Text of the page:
Those longing for a high-gloss remake of Sid Meier’s Alpha Centauri to go alongside Take Two Interactive’s ongoing development of Civilization, most recently with Civilization V and its various expansion packs, can let out that bated breath. Sid Meier’s Civilization: Beyond Earth has been announced as part of TTWO’s fall 2014 lineup, for PC, Mac and Linux, priced at $49.99.
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Alpha Centauri is not officially a Civilization title – creators Sid Meier and Brian Reynolds left Civilization studio Microprose to found Firaxis Games, which was purchased by Take-Two in 2005. The rights to the Civilization brand described a more circuitous route back to its spiritual home, passing through litigation involving Activision, Avalon Hill and Hasbro, and then acquisition before being purchased from Infogrames by Take-Two in 2004 for $22.3 million. However, for many it is still a favorite “Civilization” game, since its play style mirrored that of Meier’s previous banner franchise, and many of its innovations were folded into the main Civilization line.
Continuing the theme of legal shenanigans, Civilization: Beyond Earth is so-called at least in part, no doubt, because EA still hold the rights to the name Sid Meier’s Alpha Centauri, having published the 1999 original. Whether Firaxis and Take-Two will set the action in the Alpha Centauri star system is probably the kind of question that keeps lawyers dancing on the heads of pins. So far we are told only that the colonists leaving a ruined planet will find “a home beyond earth”, compelling us to drink according to the rules of the Press Release Drinking Game.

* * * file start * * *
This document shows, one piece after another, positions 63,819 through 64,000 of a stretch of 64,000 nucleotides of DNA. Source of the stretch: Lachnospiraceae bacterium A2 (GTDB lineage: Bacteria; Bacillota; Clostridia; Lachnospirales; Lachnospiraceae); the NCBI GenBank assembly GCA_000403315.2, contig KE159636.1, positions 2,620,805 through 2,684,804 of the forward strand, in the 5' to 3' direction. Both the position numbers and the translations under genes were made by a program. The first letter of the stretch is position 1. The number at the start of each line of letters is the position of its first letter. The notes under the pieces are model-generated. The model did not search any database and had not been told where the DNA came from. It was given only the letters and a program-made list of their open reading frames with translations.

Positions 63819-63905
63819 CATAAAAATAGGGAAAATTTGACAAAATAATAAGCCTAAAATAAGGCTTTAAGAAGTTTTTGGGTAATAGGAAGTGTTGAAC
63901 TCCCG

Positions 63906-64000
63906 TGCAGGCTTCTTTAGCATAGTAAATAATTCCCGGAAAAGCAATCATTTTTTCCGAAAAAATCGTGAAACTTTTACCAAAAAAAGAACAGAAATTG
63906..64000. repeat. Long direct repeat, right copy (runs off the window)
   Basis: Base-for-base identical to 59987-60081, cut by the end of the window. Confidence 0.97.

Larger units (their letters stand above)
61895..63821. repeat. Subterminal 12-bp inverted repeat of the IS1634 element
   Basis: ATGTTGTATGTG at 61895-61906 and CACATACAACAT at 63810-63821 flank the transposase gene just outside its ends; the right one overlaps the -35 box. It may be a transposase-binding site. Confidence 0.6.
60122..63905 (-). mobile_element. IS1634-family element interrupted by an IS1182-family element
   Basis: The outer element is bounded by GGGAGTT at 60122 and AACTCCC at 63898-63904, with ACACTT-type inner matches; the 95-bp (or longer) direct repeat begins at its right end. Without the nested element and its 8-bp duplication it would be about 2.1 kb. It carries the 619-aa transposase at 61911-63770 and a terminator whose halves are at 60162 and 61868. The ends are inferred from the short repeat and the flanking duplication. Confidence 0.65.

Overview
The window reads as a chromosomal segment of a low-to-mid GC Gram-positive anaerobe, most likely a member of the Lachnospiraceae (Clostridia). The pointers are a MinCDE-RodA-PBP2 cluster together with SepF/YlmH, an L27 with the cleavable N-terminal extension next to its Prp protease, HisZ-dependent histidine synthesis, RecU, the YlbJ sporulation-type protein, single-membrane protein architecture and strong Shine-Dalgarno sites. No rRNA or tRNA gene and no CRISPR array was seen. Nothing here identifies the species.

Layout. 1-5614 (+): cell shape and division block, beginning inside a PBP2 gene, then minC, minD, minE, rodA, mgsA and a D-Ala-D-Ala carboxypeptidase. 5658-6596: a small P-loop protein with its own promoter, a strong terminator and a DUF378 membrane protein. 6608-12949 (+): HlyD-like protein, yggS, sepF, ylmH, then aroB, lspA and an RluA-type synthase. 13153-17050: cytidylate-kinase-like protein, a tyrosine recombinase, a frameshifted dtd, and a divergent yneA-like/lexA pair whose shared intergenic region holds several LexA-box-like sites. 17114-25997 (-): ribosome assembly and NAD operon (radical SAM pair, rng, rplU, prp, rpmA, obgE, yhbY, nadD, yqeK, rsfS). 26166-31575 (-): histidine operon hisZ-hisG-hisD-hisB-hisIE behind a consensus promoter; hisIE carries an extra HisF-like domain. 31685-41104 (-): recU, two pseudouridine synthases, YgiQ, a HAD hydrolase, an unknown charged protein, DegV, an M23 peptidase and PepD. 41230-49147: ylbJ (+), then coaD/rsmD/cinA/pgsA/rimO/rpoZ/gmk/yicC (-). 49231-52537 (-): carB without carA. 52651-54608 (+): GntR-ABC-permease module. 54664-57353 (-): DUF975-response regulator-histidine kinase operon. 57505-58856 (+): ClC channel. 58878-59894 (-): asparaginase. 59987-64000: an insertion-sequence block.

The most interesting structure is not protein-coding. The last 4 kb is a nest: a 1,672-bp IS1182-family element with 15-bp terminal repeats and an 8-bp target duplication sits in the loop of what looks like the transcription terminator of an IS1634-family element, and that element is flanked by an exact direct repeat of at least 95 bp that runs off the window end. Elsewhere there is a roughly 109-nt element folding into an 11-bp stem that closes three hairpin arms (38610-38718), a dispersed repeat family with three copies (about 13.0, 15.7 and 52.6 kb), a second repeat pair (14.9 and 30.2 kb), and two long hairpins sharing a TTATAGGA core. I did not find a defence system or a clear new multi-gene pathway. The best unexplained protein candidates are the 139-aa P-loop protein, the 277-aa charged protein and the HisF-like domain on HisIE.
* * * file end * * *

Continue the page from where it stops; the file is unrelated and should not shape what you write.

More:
So, this is in fact a second-generation “spiritual sequel” – Sid Meier’s Alpha Centauri being a spiritual sequel to Sid Meier’s Civilization II – with “spiritual sequel” in both cases meaning “we don’t own the rights to this, but we feel OK about creating a product in a similar vein, since we are Sid Meier’s current corporate and creative home”.
Details are so far relatively thin on the ground, but screenshots from the just-unveiled web site show it is, not surprisingly, going to be a 4X – explore, expand, exploit, exterminate – game on a hex-based grid, very much in the style of the current Civilization, and using a version of its engine.
Some interesting elements promised include a choice of eight possible factions, a non-linear technology development tree and orbital satellites able to affect the action on the ground.
Of particular interest will be the “quest system”. One of the major differences between Civilization and Alpha Centauri back in the golden age of 4X was that the faction choice conferred not only starting benefits but differences in technological development and narrative, with science-fictional chapters telling the story of the colonists’ often fractious relationship with their new home and its engimatic ecosystem. It is not surprising that the more story-driven Alpha Centauri span off three novels, whereas a literary treatment of Civilization would be a deeply misleading history book.
No gameplay footage is yet available, but Firaxis has released a mouth-watering, if not hugely informative, narrative trailer.
This is going to be exciting news for fans of 4X gaming – the absence of a modern equivalent of Alpha Centauri has led to projects like Pandora: First Contact seeking to fill the gap. Much has changed since 1999, of course. Alpha Centauri’s original creative lead Brian Reynolds is now developing a Civ-flavored online game to be published by Nexon, and Sid Meier has moved to a hands-off, seigneurial role.
However, even without the classic team – or departed Civilization V lead Jon Shafer - and without the specific star system in its name, turn-based strategy fans would still probably trust Firaxis and only Firaxis to develop this title, and the Civilization brand association may actually increase sales.
If Firaxis can combine the shiny graphical upgrade of Civilization V with the trippy, Frank Herbert strangeness of the remnants of humanity battling each other and a hostile world, and struggling to remain human in the process, strategy enthusiasts may have to break out the nerve staplers to contain their excitement until release.